- Development and validation of the global map of irrigation areas (2005)
- A new version of a digital global map of irrigation areas was developed by combining irrigation statistics for 10825 sub-national statistical units and geo-spatial information on the location and extent of irrigation schemes. The map shows the percentage of each 5 arc minute by 5 arc minute cell that was equipped for irrigation around the year 2000. It is thus an important data set for global studies related to water and land use. This paper describes the data set and the mapping methodology and gives, for the first time, an estimate of the map quality at the scale of countries, world regions and the globe. Two indicators of map quality were developed for this purpose, and the map was compared to irrigated areas as derived from two remote sensing based global land cover inventories. We plan to further improve that data set; therefore comments, information and data that might contribute to that effort are highly welcome.
- Development and validation of the global map of irrigation areas (2005)
- A new version of a digital global map of irrigation areas was developed by combining irrigation statistics for 10 825 sub-national statistical units and geo-spatial information on the location and extent of irrigation schemes. The map shows the percentage of each 5 arc minute by 5 arc minute cell that was equipped for irrigation around the year 2000. It is thus an important data set for global studies related to water and land use. This paper describes the data set and the mapping methodology and gives, for the first time, an estimate of the map quality at the scale of countries, world regions and the globe. Two indicators of map quality were developed for this purpose, and the map was compared to irrigated areas as derived from two remote sensing based global land cover inventories.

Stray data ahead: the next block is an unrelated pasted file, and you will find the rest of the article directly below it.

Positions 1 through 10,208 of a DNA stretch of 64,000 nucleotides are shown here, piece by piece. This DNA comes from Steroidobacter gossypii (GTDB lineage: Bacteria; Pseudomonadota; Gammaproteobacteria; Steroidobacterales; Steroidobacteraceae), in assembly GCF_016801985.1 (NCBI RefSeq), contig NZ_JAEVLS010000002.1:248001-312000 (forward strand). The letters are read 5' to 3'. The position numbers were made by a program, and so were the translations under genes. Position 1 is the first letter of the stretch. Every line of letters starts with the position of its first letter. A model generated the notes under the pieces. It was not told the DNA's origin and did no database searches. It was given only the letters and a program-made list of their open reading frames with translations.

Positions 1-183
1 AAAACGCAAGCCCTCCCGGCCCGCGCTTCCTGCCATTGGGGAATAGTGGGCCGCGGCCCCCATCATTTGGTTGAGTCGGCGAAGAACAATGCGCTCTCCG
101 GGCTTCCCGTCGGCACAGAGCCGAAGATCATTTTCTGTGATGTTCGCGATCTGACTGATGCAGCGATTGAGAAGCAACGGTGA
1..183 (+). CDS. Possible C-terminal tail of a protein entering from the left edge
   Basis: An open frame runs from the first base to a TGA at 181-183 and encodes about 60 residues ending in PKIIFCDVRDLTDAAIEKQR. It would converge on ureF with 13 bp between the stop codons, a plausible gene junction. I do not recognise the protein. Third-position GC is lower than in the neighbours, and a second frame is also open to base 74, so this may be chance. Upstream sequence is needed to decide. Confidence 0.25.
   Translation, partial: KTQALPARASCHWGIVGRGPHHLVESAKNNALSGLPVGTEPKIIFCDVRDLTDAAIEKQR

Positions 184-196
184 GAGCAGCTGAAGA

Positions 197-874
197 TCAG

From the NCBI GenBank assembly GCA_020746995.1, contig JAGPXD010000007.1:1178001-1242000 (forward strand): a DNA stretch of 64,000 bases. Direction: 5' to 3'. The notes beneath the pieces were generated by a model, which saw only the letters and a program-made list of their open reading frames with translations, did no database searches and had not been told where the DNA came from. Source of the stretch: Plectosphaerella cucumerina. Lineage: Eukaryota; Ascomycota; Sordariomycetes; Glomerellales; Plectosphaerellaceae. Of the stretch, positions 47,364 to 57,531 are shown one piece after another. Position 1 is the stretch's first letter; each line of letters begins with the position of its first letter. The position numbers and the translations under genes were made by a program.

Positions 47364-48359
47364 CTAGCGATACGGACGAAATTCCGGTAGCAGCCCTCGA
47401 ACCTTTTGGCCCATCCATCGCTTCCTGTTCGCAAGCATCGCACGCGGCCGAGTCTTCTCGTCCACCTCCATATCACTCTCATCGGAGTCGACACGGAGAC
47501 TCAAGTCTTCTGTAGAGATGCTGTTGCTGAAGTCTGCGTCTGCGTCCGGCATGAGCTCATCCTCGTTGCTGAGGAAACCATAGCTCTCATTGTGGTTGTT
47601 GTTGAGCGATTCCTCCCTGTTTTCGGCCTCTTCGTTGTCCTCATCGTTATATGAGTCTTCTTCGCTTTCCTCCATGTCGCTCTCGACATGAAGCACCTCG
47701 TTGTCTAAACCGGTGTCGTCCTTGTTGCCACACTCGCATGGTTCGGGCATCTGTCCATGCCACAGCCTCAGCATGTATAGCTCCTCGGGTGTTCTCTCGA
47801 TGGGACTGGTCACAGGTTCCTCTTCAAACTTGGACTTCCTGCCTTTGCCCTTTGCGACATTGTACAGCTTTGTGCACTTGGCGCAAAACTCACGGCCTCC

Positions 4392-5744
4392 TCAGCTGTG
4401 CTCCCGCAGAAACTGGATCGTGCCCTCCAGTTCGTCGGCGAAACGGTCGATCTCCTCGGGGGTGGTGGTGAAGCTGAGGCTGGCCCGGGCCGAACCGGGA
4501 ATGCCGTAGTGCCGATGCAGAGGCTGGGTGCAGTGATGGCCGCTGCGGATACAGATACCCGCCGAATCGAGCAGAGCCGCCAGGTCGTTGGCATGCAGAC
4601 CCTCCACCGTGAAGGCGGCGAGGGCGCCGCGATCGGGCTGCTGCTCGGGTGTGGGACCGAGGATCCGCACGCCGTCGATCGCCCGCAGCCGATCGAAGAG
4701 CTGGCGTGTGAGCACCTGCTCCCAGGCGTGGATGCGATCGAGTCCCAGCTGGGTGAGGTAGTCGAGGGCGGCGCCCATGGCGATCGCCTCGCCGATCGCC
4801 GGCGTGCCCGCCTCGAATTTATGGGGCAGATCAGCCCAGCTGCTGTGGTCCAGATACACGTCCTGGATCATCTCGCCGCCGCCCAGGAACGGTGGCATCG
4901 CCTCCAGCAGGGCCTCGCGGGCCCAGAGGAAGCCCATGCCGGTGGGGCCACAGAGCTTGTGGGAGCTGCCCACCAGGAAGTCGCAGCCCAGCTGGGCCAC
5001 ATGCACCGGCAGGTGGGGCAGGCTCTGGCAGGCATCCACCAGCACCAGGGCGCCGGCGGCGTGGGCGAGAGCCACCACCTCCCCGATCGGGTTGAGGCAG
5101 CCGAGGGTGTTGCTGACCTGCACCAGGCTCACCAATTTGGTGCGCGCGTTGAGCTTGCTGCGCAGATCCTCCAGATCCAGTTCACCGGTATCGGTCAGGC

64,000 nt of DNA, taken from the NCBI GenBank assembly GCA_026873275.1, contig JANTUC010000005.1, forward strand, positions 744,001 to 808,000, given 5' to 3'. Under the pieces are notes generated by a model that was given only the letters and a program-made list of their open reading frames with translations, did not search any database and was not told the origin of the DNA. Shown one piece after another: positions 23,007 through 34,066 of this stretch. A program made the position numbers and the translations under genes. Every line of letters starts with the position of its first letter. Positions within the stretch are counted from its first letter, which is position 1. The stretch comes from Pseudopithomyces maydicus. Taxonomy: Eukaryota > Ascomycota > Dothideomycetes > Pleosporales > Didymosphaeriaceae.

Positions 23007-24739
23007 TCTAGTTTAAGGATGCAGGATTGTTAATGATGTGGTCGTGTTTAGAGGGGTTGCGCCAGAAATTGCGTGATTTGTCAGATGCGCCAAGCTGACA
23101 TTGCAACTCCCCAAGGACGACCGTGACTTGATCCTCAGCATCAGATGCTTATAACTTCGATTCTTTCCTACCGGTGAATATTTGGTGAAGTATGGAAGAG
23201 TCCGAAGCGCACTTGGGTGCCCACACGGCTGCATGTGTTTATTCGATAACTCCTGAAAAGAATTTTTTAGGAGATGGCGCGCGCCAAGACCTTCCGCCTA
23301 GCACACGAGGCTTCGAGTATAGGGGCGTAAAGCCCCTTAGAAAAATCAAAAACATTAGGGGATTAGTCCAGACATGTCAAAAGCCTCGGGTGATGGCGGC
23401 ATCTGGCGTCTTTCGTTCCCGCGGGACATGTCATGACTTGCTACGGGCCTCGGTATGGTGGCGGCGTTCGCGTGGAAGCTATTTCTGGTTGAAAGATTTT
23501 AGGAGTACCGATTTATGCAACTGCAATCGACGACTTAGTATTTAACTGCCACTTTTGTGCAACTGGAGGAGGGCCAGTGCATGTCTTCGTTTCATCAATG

- Simulating river flow velocity on global scale (2005)
- Flow velocity in rivers has a major impact on residence time of water and thus on high and low water as well as on water quality. For global scale hydrological modeling only very limited information is available for simulating flow velocity. Based on the Manning-Strickler equation, a simple algorithm to model temporally and spatially variable flow velocity was developed with the objective of improving flow routing in the global hydrological model of Water- GAP. An extensive data set of flow velocity measurements in US rivers was used to test and to validate the algorithm before integrating it into WaterGAP. In this test, flow velocity was calculated based on measured discharge and compared to measured velocity. Results show that flow velocity can be modeled satisfactorily at selected river cross sections. It turned out that it is quite sensitive to river roughness, and the results can be optimized by tuning this parameter. After the validation of the approach, the tested flow velocity algorithm has been implemented into the WaterGAP model. A final validation of its effects on the model results is currently performed.
- Water footprints of cities – indicators for sustainable consumption and production (2014)
- Water footprints have been proposed as sustainability indicators, relating the consumption of goods like food to the amount of water necessary for their production and the impacts of that water use in the source regions. We further developed the existing water footprint methodology, by globally resolving virtual water flows from production to consumption regions for major food crops at 5 arcmin spatial resolution. We distinguished domestic and international flows, and assessed local impacts of export production. Applying this method to three exemplary cities, Berlin, Delhi and Lagos, we find major differences in amounts, composition, and origin of green and blue virtual water imports, due to differences in diets, trade integration and crop water productivities in the source regions. While almost all of Delhi's and Lagos' virtual water imports are of domestic origin, Berlin on average imports from more than 4000 km distance, in particular soy (livestock feed), coffee and cocoa. While 42% of Delhi's virtual water imports are blue water based, the fractions for Berlin and Lagos are 2 and 0.5%, respectively, roughly equal to the water volumes abstracted in these two cities for domestic water use. Some of the external source regions of Berlin's virtual water imports appear to be critically water scarce and/or food insecure. However, for deriving recommendations on sustainable consumption and trade, further analysis of context-specific costs and benefits associated with export production will be required.